Thinking too much about things:

The Middle Ground of Music and Numbers

I like fiddling with numbers; they’re quite significant. Mile times over a year, projected grades after scores are up, these are mental games for me.

There’s a specific subset of numbers that I care about a hell of a lot too much, so much as to write a whole post about them:

iTunes play counts for my music.

I enjoy looking at my 25 most played songs on iTunes and treating them like regularly changing rankings.

“Oh, looks like Hans Zimmer is dominating the board, with 9 of 25 songs, and in distant second we have Rahat Fateh Ali Khan with 2.”

Hans Zimmer himself, one of the greatest composers of the late 20th and early 21st century.

Or, “It’s no doubt the undisputed champion here is Man of Steel’s This Is Clark Kent, but if we take a closer look here, John, we’ll see that Interstellar’s soundtrack has taken up a lot of slots in the top 10, whaddaya think about that?”

What? What’s that look for? What’s the point of having statistics if you can’t create commentary around them? God, everyone’s a critic.

Either ways, all these conversations with myself have highlighted a couple of flaws about iTunes’ system, and I’ve gone to the trouble of numbering them 1 through 3.

1. It’s too simple, mate.

When you say a 1 minute song has 100 plays and a 7 minute song has 15 plays, the 7 minute is very far down the list in terms of plays. But when you think of the amount of time this particular melody has existed in your life, the 7 minute song has taken up a greater amount of breaths than the 1 minute song.

A better metric, for people like me who care altogether far too much, is a multiple of the plays by the length of the song. Essentially, this number reflects the amount of time the song has been played.

This number better reflects the importance this song has in my life.

2. It requires practically the full song to be played

iTunes doesn’t consider it a full play until you’ve only got basically 2% left on the song. If you change songs with say 20 seconds left, the entire play is basically zilch. So if I play Sketchbook from Man of Steel, a 28 minute behemoth, for 24 minutes, it’s not considered a full play.

Well that’s a pot of dirty napkins, isn’t it?

A certain percentage of the runtime should be what is considered a play; for myself, I think 33% is perfect. Because sometimes a play is not start to finish. Perhaps only a part of the song was what you needed. Or you changed your mind, but the time this song gave you should still be recorded somewhere.

Of course, all this becomes a hell of a lot easier if we measured ‘how long’ each song has been played, as in #1. Nikhil, you are a genius…

3. When you get a new Mac, the numbers are gone…

Get some Kleenex up in this bizsnatch, things are going to get emotional here.

My fascination with these numbers started when I was sixteen, and I’d built a beautiful set of numbers around songs that meant a lot to me. Hey Jude was my anthem for junior year, it racked up close to a hundred plays. The exceptionally sad Evenstar, part of the Lord of the Rings: The Two Towers soundtrack, was my go to depressing music for ‘those days’. It held at least 120 plays.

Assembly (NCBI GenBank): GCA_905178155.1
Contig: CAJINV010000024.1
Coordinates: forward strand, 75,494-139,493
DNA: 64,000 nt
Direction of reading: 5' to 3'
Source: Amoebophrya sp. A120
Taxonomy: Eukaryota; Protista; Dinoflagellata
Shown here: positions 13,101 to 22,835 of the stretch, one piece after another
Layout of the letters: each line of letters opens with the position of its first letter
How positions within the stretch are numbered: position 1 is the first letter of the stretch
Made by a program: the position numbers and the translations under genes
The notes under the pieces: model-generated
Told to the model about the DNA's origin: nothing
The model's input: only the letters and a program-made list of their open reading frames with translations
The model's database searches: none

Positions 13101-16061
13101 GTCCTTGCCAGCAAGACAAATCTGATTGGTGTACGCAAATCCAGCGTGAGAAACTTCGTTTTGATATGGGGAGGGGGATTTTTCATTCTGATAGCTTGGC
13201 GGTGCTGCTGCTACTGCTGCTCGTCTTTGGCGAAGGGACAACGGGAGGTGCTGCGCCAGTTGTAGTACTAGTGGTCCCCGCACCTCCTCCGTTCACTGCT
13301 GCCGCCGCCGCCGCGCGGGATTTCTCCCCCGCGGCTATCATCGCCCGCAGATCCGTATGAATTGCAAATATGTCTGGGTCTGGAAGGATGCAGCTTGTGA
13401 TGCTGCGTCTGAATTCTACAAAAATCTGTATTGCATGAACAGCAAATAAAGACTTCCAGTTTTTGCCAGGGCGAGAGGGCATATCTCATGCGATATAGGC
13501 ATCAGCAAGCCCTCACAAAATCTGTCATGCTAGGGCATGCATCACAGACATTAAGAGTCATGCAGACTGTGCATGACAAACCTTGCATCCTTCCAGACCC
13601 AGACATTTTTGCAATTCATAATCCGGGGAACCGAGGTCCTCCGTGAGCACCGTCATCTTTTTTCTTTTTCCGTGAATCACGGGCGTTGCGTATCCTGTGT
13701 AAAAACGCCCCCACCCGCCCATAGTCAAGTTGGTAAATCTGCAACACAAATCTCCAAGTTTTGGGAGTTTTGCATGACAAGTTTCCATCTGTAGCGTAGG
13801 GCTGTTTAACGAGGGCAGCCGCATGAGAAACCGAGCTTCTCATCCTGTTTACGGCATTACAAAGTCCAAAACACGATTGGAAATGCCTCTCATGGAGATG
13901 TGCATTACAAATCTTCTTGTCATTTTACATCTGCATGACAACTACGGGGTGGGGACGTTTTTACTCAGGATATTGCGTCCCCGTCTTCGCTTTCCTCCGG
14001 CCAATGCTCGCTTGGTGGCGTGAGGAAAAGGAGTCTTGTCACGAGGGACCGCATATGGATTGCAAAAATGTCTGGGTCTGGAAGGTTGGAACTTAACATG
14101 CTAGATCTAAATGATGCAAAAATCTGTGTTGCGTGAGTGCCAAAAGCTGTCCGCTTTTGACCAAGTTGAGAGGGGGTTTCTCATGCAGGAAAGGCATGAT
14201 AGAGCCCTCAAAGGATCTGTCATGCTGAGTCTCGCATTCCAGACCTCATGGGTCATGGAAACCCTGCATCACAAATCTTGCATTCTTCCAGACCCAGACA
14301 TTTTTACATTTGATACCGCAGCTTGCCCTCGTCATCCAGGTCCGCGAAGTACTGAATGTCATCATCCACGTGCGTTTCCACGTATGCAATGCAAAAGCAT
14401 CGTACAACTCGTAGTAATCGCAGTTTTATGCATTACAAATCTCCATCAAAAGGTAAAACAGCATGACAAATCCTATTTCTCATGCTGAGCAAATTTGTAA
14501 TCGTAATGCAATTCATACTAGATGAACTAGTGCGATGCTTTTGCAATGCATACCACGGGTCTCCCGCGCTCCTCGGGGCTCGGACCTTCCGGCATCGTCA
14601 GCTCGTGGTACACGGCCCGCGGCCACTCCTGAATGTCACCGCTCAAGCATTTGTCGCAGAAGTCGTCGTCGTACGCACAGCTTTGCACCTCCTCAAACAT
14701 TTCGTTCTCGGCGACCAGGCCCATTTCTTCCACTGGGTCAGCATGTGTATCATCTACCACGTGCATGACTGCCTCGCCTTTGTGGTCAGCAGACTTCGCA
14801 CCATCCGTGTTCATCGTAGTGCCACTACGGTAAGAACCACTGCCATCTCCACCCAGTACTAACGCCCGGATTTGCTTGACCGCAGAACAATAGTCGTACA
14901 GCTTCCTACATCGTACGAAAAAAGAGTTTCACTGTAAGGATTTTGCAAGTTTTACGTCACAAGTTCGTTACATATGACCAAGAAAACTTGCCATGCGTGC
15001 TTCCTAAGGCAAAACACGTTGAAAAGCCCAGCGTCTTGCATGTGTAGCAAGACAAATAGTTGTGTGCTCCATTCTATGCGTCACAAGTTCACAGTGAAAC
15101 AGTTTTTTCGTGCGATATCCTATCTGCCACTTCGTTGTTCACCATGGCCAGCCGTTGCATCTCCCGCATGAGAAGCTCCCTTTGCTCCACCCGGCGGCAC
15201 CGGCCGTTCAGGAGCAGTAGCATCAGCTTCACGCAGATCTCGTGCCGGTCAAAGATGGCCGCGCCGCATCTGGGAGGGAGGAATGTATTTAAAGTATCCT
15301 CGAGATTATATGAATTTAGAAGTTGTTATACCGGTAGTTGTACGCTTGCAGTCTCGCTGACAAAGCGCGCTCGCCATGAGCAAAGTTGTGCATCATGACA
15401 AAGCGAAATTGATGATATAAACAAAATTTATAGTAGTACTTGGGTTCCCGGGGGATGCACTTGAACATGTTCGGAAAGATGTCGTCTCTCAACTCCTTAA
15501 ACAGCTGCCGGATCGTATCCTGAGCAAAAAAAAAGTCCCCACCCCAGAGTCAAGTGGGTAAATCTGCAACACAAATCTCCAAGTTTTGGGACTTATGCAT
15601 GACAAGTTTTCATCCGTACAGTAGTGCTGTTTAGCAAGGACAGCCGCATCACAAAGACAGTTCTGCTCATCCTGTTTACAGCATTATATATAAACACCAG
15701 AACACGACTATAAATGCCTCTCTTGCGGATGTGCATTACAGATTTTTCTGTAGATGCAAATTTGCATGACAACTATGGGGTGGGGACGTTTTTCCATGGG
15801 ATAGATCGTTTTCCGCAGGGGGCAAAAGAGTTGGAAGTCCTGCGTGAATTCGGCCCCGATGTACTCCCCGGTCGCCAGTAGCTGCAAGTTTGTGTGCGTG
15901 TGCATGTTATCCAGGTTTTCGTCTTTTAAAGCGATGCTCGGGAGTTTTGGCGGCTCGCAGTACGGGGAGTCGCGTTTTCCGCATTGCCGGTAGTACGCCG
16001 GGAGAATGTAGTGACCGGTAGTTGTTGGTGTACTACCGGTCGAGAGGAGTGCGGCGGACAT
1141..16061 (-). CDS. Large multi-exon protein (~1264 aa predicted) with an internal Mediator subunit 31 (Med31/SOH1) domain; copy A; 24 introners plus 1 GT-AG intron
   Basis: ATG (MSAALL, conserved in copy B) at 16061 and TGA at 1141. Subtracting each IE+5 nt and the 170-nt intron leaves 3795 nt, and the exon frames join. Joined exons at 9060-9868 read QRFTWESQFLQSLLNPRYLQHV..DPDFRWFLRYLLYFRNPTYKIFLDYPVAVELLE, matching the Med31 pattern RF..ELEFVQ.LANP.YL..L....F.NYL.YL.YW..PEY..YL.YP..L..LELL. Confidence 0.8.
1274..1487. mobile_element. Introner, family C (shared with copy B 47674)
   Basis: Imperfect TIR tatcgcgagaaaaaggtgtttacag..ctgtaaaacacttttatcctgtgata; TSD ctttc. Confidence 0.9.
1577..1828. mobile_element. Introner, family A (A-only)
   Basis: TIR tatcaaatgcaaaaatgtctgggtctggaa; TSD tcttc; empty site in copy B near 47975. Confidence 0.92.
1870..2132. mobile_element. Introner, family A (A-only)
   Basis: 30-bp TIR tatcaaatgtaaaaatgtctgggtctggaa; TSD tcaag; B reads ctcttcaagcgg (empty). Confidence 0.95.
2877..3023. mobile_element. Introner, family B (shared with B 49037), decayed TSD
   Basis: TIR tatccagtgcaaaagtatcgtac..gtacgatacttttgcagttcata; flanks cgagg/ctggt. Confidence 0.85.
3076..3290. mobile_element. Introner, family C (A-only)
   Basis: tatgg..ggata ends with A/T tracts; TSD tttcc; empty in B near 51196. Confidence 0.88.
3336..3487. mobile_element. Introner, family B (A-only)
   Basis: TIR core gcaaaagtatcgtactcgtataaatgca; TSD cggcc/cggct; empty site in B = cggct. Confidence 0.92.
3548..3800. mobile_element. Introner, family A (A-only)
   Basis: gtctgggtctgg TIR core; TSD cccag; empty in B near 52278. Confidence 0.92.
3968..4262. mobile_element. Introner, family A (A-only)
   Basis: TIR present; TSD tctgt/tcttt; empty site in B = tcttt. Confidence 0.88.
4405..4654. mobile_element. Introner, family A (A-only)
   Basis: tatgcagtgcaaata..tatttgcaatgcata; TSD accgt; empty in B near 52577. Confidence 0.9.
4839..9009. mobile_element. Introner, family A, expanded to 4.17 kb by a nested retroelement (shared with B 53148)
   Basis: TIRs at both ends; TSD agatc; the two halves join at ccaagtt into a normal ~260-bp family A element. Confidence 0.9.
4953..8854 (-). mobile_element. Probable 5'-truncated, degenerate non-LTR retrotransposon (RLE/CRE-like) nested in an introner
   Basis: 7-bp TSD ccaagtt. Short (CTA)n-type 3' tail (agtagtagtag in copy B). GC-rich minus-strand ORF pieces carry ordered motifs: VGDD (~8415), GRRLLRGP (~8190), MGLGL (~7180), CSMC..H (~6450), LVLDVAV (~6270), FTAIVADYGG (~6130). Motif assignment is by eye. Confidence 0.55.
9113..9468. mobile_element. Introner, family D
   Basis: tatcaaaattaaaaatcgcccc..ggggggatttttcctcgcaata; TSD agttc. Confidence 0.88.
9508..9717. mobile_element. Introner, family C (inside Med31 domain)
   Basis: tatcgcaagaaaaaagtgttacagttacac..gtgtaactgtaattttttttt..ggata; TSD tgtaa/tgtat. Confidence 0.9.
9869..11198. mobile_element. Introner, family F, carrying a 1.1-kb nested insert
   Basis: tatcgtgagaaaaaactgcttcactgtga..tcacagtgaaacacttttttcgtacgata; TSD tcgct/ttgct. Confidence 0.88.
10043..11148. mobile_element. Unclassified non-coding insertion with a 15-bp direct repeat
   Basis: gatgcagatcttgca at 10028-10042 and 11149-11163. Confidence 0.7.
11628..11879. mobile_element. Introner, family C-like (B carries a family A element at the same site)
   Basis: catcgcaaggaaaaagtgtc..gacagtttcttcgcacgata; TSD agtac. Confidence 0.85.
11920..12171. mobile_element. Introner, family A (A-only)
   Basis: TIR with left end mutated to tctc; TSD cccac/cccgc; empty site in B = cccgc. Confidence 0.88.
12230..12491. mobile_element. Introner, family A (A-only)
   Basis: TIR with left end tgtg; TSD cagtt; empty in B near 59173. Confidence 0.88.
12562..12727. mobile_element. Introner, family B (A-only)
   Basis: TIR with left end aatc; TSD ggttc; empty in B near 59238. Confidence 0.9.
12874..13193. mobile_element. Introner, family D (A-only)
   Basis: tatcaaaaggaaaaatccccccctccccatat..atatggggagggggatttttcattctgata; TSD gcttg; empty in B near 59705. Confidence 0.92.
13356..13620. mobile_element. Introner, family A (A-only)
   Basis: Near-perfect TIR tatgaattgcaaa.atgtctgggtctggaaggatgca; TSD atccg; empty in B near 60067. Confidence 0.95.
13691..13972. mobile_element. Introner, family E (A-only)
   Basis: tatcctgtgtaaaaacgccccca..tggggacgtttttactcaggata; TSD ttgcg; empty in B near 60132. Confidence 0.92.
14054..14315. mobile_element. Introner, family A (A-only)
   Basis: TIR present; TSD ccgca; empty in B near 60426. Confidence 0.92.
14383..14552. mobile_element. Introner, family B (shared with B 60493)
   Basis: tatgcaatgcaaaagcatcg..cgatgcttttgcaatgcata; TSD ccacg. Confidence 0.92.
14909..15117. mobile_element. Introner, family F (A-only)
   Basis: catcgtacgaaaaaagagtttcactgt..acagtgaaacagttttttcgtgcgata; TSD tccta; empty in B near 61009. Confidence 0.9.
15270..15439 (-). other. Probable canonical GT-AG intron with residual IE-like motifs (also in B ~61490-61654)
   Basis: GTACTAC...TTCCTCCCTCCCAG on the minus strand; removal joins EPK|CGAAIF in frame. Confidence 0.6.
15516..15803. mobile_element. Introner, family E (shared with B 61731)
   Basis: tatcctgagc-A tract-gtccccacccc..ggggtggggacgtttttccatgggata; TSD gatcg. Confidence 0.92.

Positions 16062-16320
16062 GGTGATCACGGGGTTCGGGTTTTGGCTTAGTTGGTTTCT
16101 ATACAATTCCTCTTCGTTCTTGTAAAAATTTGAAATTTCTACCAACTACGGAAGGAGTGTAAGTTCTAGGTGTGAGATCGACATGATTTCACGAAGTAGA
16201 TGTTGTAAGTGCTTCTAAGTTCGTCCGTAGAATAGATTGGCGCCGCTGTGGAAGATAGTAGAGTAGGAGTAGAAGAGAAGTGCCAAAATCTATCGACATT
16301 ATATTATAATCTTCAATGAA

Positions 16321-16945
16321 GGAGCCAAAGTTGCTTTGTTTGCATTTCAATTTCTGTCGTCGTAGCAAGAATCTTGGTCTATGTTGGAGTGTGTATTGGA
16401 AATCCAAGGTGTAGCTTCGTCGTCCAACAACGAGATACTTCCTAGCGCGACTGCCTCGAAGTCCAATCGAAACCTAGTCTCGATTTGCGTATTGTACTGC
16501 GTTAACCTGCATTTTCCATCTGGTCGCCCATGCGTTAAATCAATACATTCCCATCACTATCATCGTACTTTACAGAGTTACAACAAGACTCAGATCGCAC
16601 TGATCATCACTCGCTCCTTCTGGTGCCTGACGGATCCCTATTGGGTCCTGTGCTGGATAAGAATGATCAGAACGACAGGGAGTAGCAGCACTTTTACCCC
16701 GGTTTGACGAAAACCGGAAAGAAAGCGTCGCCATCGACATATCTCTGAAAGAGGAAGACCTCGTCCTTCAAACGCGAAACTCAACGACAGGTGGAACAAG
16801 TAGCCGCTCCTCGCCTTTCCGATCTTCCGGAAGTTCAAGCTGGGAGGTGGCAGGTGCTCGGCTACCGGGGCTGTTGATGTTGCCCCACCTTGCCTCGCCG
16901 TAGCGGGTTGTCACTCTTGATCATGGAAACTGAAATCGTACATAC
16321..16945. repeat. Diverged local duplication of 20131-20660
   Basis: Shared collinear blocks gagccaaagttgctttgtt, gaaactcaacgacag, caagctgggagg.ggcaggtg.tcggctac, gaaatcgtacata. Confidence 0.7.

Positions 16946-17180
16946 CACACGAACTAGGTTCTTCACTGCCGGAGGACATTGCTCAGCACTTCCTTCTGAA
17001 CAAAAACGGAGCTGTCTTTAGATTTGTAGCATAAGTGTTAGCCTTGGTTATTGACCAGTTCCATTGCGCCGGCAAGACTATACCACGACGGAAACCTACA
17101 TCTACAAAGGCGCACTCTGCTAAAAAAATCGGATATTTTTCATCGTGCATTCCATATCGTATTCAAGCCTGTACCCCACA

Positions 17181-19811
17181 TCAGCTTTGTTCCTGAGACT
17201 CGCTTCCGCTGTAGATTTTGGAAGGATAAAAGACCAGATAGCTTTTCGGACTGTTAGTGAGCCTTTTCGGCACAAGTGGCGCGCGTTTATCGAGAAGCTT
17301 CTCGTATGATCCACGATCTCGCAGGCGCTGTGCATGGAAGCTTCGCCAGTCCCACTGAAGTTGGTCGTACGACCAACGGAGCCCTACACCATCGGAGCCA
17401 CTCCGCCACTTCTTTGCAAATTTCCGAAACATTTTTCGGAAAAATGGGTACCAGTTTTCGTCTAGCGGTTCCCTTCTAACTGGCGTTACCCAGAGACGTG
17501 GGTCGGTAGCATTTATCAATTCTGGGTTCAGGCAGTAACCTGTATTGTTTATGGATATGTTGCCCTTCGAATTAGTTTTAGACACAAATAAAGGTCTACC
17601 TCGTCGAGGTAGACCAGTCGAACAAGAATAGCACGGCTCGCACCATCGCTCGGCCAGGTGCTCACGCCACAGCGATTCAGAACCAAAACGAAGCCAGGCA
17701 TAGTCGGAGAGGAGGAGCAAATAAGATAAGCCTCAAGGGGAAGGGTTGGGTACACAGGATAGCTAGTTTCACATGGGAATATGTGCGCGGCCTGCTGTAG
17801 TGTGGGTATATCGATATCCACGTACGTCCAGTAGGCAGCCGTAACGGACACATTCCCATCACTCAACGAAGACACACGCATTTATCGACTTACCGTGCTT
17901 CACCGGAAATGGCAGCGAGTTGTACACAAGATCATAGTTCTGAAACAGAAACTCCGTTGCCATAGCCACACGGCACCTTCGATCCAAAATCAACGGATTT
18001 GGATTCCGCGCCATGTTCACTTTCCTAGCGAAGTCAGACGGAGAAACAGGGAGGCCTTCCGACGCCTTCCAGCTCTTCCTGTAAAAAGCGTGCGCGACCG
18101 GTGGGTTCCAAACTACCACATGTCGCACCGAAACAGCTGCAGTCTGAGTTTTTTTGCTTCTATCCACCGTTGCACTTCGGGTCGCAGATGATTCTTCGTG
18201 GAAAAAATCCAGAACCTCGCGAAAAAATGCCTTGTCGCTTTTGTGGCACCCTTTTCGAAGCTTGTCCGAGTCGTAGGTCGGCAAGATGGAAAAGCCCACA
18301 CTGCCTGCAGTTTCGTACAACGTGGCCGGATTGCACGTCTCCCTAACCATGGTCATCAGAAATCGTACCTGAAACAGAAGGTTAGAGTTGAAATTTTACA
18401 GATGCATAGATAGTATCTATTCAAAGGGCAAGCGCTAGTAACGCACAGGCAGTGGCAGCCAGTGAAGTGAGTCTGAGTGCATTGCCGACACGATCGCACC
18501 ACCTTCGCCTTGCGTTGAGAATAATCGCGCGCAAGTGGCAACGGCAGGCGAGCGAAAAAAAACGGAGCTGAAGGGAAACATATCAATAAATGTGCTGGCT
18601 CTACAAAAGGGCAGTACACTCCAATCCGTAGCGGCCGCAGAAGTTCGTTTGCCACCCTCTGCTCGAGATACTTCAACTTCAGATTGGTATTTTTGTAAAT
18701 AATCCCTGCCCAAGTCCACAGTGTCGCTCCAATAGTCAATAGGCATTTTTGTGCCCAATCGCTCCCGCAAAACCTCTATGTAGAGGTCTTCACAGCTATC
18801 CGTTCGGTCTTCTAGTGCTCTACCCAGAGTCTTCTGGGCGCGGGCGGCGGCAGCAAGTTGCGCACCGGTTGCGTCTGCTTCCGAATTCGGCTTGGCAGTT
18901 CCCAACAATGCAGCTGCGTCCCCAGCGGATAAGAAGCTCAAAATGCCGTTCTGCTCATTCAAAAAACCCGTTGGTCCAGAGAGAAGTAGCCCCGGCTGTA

Then one day, my laptop decided to stop working. The CPU was corrupted, the memory just wasn’t having it.

New Macbook, new CPU. All the songs were backed up, but the plays weren’t. Over 2,000 songs, soundtracks, and instrumentals were downloaded at once as if they were fresh from the music store.

Zero plays for all of them.

I’d listened to my own iTunes library for years, Holmes. If I had to restore the numbers to what they were, these songs would need to be played nonstop for at least two months.

But I’m a different person now. I’ve found new anthems, new ‘those day’ songs. Whereas once Evenstar had a place in my top 25, today it sits at a measly 7 plays. Somewhere around 305th place.

The album artwork for the album Evenstar came from

These songs statistics were part of my life as much as childhood photos should be. The statistics said, “This song really mattered to Nikhil, he played it over and over again.” The music we listen to defines us, and the top 25 most played songs communicated a lot to me.

It’s like losing a childhood album in a fire.

Yes, they should make these numbers carry over, I argue the statistics should be optional to transfer over with the songs.

But not all is hopeless, Holmes.

A forest fire is essential for growth. Those who see it as destructive only look in the short term.

And therein lies the life lesson.

Music isn’t beautiful because it lasts forever, it’s beautiful because it was there in the time that I needed it. By that metric, my music library will be eternally a brilliant collection of some of the best music I have had the good fortune to hear.

God bless you, Hans Zimmer, Alan Silvestri, Howard Shore, James Horner, Alexandre Dumas, and all of you other wickedly good composers. Your music has touched one young individual deeply, and he is indebted.

If you were wondering, this entire post was written with Evenstar playing in the background. “Hopefully, John, tonight’s the night Evenstar makes its big comeback into the top 200s. It’s no top 25, but hey, we’ve been waiting a long time for this gal to get some time in the limelight…”

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